Slovenia, Land and Resources
Mount Triglav, Julian Alps, Drava, forested regions, linden tree
Slovenia is mountainous, much like Austria to the north and northern Italy to the west, and has heavily forested regions. The eastern third of the republic lies within the Karst, a barren limestone plateau broken by depressions and ridges. The highest point in the country, Mount Triglav, rises 2,863 m (9,393 ft) and forms part of the Julian Alps in the northwestern region of the republic. The Mura, Drava, and Sava rivers flow through the forested northeastern region of the republic. Southwestern Slovenia has a small stretch of coastline, extending 32 km (20 mi) along the Gulf of Venice (an arm of the Adriatic Sea).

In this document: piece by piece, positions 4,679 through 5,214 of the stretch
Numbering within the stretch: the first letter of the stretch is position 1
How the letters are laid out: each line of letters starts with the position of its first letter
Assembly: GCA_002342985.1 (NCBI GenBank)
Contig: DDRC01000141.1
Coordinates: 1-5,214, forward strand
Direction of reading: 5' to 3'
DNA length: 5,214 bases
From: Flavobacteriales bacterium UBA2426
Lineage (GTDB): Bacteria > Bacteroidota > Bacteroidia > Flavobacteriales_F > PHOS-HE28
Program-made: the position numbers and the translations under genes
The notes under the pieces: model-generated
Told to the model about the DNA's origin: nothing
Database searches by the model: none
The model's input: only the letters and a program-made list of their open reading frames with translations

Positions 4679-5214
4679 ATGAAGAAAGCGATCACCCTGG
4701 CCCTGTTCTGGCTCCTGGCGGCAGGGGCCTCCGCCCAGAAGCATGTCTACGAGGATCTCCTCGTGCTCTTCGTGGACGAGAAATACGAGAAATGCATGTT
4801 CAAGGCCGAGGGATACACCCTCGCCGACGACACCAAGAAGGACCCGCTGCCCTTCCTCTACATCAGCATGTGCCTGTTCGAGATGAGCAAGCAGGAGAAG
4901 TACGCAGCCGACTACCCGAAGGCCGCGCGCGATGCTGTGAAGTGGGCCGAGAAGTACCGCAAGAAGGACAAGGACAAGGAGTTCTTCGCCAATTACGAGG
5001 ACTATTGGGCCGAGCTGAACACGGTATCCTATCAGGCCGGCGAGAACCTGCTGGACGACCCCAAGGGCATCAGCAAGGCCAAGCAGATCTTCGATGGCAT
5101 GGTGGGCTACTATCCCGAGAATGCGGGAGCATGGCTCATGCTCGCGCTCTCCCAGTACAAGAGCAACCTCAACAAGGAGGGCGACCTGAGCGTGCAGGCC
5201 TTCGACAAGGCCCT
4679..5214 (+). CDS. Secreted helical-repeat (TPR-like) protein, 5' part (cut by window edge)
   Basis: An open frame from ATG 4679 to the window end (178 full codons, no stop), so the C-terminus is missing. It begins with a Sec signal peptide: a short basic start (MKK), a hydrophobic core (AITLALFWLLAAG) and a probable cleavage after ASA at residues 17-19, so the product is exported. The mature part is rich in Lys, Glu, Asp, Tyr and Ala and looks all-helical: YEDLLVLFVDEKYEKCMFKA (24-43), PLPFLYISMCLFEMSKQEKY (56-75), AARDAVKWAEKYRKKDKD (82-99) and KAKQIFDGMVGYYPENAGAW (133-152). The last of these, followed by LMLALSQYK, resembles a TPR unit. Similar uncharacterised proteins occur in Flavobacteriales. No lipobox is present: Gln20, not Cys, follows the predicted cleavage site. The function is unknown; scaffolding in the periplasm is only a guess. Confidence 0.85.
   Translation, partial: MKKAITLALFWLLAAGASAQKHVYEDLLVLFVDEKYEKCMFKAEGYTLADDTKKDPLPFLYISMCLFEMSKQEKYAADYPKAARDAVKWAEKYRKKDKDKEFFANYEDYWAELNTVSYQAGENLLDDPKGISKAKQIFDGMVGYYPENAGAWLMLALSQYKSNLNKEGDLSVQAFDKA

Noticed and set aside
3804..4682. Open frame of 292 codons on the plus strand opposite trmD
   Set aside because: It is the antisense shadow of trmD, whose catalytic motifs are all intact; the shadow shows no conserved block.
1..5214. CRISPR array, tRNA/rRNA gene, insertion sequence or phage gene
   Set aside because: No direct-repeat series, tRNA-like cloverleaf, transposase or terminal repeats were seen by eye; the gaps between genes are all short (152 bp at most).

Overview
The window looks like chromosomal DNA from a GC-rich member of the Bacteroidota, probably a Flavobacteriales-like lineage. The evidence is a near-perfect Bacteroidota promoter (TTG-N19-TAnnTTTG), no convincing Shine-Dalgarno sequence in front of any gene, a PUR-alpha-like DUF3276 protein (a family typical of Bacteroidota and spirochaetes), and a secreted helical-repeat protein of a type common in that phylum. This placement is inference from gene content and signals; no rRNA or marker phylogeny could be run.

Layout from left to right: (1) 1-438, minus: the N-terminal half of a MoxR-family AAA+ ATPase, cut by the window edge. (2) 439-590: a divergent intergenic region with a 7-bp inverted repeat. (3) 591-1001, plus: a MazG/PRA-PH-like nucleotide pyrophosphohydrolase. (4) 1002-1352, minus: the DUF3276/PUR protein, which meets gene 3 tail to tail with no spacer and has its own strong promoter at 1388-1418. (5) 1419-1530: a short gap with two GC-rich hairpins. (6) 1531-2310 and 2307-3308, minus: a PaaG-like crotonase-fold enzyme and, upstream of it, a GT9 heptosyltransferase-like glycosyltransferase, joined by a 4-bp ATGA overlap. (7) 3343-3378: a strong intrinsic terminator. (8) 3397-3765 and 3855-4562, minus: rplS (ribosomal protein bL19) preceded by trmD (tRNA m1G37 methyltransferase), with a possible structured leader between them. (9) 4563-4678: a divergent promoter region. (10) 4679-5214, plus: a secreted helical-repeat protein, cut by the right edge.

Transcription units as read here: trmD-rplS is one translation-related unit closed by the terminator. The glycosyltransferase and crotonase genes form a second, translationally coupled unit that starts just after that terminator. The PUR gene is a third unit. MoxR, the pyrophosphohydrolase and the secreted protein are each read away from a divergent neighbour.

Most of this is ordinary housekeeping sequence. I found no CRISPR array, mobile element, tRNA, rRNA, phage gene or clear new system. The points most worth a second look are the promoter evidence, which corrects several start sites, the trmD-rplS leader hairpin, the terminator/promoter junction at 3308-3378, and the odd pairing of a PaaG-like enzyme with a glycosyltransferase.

Towns along the coastline enjoy a warm Mediterranean climate, while those in the mountains to the north often have harsh winters and rainy summers. The plateaus to the east, where Ljubljana is situated, have a more moderate continental climate with warm to hot summers and cold winters.
Two national symbols, the linden tree and the chamois (a shy, antelopelike animal), thrive throughout the republic. Coal is the most abundant natural resource in Slovenia; other resources include lead, zinc, mercury, uranium, and silver, as well as natural gas and petroleum.
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